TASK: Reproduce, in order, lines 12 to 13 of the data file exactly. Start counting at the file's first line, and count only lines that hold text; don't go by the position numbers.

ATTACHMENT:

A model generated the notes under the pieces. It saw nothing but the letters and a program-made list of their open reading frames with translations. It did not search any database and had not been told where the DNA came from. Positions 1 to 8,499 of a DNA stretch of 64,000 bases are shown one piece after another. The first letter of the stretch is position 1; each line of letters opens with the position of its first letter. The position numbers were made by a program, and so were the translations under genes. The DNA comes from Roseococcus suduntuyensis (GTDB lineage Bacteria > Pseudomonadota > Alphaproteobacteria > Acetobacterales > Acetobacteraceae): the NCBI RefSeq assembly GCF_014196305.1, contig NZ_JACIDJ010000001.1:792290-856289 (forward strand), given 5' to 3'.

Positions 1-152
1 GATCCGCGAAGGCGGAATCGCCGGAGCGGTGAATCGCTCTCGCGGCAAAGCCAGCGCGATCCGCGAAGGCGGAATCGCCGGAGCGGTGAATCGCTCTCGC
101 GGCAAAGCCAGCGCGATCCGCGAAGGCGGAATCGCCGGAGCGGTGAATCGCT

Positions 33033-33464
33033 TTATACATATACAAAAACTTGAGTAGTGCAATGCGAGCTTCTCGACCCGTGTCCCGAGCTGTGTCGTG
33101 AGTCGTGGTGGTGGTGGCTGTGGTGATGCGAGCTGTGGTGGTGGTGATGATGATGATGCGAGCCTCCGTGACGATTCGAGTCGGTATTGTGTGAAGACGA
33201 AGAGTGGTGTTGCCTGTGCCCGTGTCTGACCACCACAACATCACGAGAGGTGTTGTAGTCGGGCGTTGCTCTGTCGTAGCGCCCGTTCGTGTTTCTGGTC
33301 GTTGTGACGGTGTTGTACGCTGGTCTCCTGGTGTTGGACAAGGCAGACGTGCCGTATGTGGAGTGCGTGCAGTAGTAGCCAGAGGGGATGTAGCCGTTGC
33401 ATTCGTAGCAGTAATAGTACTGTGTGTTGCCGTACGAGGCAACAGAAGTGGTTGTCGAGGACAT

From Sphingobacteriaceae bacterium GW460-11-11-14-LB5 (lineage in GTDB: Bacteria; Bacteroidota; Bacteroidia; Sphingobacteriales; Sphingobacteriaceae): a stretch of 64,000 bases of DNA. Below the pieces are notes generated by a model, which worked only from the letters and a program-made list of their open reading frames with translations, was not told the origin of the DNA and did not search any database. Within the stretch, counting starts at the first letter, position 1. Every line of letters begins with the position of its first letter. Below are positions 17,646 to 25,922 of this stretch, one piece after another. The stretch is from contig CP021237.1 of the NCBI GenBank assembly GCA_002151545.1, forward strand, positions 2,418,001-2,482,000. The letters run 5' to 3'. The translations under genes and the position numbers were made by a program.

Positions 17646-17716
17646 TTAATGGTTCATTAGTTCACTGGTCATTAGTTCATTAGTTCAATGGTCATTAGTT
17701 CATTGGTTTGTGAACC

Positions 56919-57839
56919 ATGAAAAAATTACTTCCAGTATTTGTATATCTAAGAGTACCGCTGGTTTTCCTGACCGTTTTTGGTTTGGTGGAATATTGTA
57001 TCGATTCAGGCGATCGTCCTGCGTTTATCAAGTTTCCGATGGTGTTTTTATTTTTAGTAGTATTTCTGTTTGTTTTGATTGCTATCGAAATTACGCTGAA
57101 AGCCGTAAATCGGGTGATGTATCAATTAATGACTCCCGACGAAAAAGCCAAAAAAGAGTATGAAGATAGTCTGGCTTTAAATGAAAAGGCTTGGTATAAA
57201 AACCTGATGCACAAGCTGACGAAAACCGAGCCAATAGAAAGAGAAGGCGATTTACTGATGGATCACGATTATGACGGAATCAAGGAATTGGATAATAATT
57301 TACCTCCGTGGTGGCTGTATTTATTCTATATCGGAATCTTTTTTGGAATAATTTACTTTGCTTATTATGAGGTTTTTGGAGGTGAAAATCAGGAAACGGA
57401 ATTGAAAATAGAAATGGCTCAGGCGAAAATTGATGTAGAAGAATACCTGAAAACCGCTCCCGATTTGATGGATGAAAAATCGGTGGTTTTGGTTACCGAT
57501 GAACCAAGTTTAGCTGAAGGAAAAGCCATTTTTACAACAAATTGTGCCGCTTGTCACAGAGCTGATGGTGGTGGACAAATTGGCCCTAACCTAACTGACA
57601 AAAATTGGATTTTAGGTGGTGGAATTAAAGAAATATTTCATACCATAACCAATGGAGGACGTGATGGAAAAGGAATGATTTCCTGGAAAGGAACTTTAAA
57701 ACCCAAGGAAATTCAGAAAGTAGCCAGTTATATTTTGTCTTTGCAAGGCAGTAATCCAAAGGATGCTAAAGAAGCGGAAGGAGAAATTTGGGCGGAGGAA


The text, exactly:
Positions 17646-17716
17646 TTAATGGTTCATTAGTTCACTGGTCATTAGTTCATTAGTTCAATGGTCATTAGTT